The regulation of claims management companies could be transferred to the FCA under a Government review of the industry.
The Government launched a call for action today for a fundamental review of the way claims firms are regulated.
Claims firms are currently regulated by a unit within the Ministry of Justice.
The Government says the review may consider transferring the regulation of claims firms to the FCA, dual regulation between the FCA and MoJ, or the creation of a new independent regulator. It may also consider strengthening the existing regime and giving further powers to the MoJ.
The review will be led by Carol Brady, a non-executive director of the claims management regulation board and chair of the Trading Standards Institute. She will be supported by a secretariat drawn from staff at HM Treasury and the MoJ.
The review will make final recommendations to HM Treasury and the MoJ in early 2016.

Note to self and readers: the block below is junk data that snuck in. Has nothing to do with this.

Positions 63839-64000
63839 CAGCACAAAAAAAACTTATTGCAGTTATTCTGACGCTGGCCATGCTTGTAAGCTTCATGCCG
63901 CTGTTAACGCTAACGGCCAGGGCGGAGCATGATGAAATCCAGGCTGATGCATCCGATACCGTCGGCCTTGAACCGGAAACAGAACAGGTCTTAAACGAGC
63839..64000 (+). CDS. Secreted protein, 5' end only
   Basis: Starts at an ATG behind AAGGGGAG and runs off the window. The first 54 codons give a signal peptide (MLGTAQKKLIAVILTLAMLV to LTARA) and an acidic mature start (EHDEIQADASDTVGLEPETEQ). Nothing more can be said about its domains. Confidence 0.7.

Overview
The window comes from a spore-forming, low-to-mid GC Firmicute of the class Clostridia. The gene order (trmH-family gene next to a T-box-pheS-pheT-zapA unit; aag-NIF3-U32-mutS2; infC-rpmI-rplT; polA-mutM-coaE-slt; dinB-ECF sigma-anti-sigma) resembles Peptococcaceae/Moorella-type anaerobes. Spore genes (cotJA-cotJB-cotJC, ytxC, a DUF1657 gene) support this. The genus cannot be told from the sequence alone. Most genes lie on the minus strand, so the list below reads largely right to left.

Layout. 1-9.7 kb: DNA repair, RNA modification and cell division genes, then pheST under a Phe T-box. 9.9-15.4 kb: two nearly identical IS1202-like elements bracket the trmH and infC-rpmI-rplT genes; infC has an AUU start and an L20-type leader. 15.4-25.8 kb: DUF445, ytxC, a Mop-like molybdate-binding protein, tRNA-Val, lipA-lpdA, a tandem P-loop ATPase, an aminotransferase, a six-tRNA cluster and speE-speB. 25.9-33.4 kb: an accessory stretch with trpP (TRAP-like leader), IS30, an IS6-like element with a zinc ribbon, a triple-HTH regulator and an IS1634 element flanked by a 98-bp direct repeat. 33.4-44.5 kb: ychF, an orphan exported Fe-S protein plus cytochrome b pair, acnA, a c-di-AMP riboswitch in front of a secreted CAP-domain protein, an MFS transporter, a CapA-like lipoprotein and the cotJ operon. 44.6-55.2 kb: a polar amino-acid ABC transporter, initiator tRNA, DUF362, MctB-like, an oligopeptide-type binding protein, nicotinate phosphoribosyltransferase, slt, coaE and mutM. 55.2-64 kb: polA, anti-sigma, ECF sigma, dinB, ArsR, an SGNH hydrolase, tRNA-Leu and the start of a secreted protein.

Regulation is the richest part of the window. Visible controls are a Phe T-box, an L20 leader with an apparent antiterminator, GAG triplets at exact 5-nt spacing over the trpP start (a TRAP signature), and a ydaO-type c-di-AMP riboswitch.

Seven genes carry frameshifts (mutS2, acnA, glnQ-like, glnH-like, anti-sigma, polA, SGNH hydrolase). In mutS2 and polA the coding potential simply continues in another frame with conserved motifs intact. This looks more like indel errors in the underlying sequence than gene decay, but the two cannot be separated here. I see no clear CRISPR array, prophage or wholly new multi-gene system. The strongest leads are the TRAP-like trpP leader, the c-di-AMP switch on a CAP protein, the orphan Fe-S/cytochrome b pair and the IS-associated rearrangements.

The Government says the review should consider how to improve consumer protection and mitigate the “wasteful impact” of poor conduct and service on businesses which are subject to complaints from claims firms.
The review will consider the resources and powers required for a strengthened regulatory regime.
Justice Minister Lord Faulks says: “The Government is taking action to make sure people aren’t having their time wasted or being taken advantage of by the greedy practices of some firms.
“We want to be certain that we are doing all we can to get consumers a fairer deal and rid the industry of rogue behaviour.”
Separately, a consultation on proposals to cap the fees that claims firms can charge customers is due to be published later this year.